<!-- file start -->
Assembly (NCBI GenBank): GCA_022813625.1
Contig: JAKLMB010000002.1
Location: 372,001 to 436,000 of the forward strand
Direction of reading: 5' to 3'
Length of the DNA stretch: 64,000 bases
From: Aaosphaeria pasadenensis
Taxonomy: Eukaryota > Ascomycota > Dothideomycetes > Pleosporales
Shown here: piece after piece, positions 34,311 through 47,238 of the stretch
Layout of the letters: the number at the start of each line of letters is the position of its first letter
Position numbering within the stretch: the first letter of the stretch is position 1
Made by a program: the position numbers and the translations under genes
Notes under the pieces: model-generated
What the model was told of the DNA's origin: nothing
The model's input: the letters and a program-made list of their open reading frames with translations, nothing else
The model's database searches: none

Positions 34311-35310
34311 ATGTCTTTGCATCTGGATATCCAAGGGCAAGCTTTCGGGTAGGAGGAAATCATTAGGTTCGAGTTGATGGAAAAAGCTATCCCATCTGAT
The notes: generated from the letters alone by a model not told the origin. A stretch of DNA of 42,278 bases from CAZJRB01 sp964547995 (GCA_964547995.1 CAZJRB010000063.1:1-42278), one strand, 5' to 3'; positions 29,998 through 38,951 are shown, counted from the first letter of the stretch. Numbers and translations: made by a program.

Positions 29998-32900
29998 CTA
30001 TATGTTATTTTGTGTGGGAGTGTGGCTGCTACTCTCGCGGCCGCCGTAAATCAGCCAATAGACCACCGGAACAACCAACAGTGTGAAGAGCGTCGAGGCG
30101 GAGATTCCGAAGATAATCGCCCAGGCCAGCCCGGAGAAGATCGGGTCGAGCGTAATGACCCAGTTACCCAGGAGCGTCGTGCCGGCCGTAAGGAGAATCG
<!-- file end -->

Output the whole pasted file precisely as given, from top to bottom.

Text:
Assembly (NCBI GenBank): GCA_022813625.1
Contig: JAKLMB010000002.1
Location: 372,001 to 436,000 of the forward strand
Direction of reading: 5' to 3'
Length of the DNA stretch: 64,000 bases
From: Aaosphaeria pasadenensis
Taxonomy: Eukaryota > Ascomycota > Dothideomycetes > Pleosporales
Shown here: piece after piece, positions 34,311 through 47,238 of the stretch
Layout of the letters: the number at the start of each line of letters is the position of its first letter
Position numbering within the stretch: the first letter of the stretch is position 1
Made by a program: the position numbers and the translations under genes
Notes under the pieces: model-generated
What the model was told of the DNA's origin: nothing
The model's input: the letters and a program-made list of their open reading frames with translations, nothing else
The model's database searches: none

Positions 34311-35310
34311 ATGTCTTTGCATCTGGATATCCAAGGGCAAGCTTTCGGGTAGGAGGAAATCATTAGGTTCGAGTTGATGGAAAAAGCTATCCCATCTGAT
The notes: generated from the letters alone by a model not told the origin. A stretch of DNA of 42,278 bases from CAZJRB01 sp964547995 (GCA_964547995.1 CAZJRB010000063.1:1-42278), one strand, 5' to 3'; positions 29,998 through 38,951 are shown, counted from the first letter of the stretch. Numbers and translations: made by a program.

Positions 29998-32900
29998 CTA
30001 TATGTTATTTTGTGTGGGAGTGTGGCTGCTACTCTCGCGGCCGCCGTAAATCAGCCAATAGACCACCGGAACAACCAACAGTGTGAAGAGCGTCGAGGCG
30101 GAGATTCCGAAGATAATCGCCCAGGCCAGCCCGGAGAAGATCGGGTCGAGCGTAATGACCCAGTTACCCAGGAGCGTCGTGCCGGCCGTAAGGAGAATCG